It is this: You can give your kid the
gift of knowing that you will not have his or her DNA tested to find
out what kind of athletic abilities lie within. You can let your kid
grow up and just be a kid, and find out what games she likes to play or
what sports he is good at, or stinks at, all by his or her lonesome.
You can give your kid that sweet, sweet candy we used to call childhood.
This gift is brand new: 2008 is the
first year that you could give your child the gift of DNA testing, and
thus it is the first year that you can give them the even greater gift
A new company, Atlas Genetics, is offering a kit that
will allow you to test a kid at the ripe old age of 1, with the hope of
assessing whether that creeping, crawling diapered bundle of joy is
best suited to sports that involve speed, or those needing strength and
endurance. That’s right: You can do this when the child is 1; 12
months; 365 days, an age when most kids are barely walking.
This procedure, which involves a simple
swab with a Q-Tip, is based on research concluded in the past five
years that traces ranges in athletic ability to variations in the ACTN3
gene. Atlas Genetics, which you can find online at www.atlasgene.com,
will be happy to sell you any one of a number of kits to assess your
child’s potential. It starts with the Atlas first kit, for checking out
your kid’s DNA, for $109, and goes all the way up to the Atlas Pro
system, to analyze the performance and capability of your athlete as he
or she grows along the way. The Atlas Pro goes for a cool $999.
These kits also include height and
weight charts, just in case there are any teenagers left out there who
have not been convinced by the epidemic of “makeover” shows on TV that
there is something indeed very wrong with them.
The Web site for Atlas even offers this enticement to
prospective parents: “Finding any great Olympic champion normally takes
years to determine. What if we knew a part of the answer when we were
born?” Wow! In utero testing! That would be the bomb. I’m thinking
maybe you could start sending those results off, accompanied by a
sonogram, to college athletic directors right away so they can prepare
a place for the prodigy on the team of the future.
Once you know your kid’s ACTN3 gene
breakdown, you will know two things: whether your kid is best suited,
say, for wrestling or track and field, and that you have gone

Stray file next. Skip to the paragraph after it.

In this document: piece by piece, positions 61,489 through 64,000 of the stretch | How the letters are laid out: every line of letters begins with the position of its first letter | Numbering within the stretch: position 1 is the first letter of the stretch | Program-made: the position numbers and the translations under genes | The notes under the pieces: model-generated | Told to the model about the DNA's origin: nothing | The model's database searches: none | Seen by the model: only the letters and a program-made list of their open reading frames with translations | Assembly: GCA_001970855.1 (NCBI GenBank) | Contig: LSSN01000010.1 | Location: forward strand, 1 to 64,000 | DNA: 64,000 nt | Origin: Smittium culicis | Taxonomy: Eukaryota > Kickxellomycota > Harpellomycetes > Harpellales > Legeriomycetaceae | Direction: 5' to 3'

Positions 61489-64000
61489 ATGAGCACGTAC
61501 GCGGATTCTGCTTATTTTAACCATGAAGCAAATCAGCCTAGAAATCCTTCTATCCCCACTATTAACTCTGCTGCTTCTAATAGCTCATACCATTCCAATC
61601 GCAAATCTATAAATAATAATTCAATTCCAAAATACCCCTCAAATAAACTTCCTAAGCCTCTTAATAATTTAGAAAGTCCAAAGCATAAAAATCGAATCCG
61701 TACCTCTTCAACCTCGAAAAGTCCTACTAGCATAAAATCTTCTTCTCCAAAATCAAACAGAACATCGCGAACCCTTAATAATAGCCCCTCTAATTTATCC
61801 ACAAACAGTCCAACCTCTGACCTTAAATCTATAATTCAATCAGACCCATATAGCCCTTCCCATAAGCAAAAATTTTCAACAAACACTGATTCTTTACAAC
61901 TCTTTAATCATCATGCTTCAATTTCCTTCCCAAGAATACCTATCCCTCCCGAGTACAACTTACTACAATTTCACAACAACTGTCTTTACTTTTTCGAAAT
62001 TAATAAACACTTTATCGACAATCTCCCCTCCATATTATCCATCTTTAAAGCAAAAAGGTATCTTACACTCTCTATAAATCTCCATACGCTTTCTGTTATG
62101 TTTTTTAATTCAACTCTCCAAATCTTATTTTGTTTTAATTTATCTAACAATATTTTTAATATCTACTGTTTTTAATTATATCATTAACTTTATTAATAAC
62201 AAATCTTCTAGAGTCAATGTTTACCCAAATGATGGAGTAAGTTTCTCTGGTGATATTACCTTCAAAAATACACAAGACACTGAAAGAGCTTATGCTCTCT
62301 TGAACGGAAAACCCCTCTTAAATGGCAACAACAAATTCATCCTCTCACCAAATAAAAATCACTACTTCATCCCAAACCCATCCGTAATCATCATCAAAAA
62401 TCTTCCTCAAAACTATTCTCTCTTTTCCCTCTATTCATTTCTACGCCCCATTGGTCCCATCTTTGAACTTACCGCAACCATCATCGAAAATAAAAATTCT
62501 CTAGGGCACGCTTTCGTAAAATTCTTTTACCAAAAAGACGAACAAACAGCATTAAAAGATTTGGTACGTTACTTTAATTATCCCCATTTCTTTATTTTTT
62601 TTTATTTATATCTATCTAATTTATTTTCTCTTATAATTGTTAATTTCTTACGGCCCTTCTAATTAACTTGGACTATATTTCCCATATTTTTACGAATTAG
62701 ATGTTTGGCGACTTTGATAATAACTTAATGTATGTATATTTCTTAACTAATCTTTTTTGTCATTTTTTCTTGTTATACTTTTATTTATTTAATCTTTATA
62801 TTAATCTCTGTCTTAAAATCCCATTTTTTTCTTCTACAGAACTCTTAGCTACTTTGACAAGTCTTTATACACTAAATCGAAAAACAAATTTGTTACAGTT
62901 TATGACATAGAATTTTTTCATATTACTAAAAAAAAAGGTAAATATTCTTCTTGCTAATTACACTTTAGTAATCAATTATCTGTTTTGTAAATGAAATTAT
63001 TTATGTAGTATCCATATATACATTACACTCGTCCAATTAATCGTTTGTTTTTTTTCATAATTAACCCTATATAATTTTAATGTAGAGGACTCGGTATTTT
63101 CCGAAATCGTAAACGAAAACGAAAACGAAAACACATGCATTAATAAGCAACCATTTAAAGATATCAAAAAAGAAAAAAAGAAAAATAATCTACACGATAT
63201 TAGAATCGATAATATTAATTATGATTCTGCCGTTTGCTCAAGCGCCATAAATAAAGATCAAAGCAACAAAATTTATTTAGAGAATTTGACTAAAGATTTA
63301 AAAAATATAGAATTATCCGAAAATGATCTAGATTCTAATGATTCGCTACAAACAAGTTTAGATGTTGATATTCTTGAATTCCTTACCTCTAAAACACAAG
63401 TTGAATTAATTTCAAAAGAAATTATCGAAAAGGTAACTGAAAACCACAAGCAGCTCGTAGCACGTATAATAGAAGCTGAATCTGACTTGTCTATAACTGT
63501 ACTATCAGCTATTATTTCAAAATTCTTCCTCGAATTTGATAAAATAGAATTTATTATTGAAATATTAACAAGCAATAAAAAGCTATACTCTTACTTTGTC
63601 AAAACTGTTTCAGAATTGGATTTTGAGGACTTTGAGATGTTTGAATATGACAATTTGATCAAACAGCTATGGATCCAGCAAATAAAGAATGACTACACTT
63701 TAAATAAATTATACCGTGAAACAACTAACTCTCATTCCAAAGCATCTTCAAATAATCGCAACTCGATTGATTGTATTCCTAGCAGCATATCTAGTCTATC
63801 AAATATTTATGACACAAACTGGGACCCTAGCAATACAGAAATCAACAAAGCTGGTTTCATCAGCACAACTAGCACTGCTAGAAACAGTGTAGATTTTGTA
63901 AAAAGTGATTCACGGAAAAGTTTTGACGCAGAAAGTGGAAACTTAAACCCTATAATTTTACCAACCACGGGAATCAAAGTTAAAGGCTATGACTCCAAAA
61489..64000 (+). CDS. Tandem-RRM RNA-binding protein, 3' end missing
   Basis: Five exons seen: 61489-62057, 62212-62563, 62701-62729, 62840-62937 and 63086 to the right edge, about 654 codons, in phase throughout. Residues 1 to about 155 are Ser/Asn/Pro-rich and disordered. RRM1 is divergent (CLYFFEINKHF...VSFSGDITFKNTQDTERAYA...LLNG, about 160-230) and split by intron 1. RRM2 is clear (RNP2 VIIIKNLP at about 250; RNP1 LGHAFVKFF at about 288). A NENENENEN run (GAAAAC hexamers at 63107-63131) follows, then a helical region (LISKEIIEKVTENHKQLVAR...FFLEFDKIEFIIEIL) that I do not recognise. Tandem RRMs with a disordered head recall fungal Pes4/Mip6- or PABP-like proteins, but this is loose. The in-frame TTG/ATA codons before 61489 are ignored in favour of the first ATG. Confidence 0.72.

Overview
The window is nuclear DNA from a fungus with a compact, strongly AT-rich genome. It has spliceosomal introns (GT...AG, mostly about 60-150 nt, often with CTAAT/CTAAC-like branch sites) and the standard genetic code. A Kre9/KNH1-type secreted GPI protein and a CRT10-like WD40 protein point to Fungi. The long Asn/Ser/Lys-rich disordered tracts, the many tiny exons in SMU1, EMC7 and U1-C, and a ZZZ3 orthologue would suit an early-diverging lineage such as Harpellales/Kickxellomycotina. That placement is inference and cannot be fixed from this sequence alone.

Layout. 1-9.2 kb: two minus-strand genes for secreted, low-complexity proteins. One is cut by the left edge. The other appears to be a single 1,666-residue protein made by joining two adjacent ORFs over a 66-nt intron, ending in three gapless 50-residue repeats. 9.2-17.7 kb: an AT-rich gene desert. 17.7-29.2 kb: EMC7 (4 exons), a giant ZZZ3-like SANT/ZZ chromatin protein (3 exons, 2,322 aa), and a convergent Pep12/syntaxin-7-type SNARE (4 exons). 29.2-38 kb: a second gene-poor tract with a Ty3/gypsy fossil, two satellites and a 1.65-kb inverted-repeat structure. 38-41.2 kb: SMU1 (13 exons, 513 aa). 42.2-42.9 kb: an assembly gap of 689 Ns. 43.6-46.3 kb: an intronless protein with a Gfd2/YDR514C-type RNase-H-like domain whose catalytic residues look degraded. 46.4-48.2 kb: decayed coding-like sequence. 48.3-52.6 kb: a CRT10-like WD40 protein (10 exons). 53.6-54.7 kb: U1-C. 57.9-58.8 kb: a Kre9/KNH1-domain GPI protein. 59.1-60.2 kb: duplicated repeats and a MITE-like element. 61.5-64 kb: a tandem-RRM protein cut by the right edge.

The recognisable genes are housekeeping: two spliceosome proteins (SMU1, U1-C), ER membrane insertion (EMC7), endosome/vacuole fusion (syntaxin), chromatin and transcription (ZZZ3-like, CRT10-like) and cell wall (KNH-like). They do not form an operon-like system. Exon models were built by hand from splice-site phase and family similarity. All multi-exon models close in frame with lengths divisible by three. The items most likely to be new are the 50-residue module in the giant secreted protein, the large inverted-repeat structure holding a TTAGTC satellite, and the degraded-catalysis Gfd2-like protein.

completely over the edge, and you’d better back off. Quick.
If you are even considering this testing
for your kids, you need to work on getting a life and letting the kids
have their own. We have enough nasty sideline scenes with parents at
youth competitions: Do we really need parents who have this much
invested in junior coming out to cheer for them? Who would want to be a
coach in a school where all the parents have DNA screens of their kids
tucked into their wallets and purses?
Genetic testing can open up a world of
possibilities, from disease prevention to treatment of life-threatening
ailments. It can also take us down a road that we just shouldn’t
travel. At the end of his presidency, which now seems so long ago, Bill
Clinton was in a rare reflective mood. He was asked about his affair
with Monica Lewinsky (speaking of DNA) and he shocked no one by saying
that it was the wrong thing to do. But he went further and explained
that the Oval Office liaison was wrong because, “I did it just because
I could.” With hindsight he realized that that wasn’t a good enough
reason to risk his family, his reputation and, as an aside, paralyze
the capital city of a superpower.
“Just because we can” isn’t a good
enough reason to make athletic testing our kids’ genes the norm either.
Just because we have this capability to make use of gene testing
doesn’t make doing so a good idea. There already are parents lining up
to get their kids tested, thinking this is a great way to guide them to
the right sports and a better life. I think they miss the point. This
is a genie we can only keep in the bottle with common sense.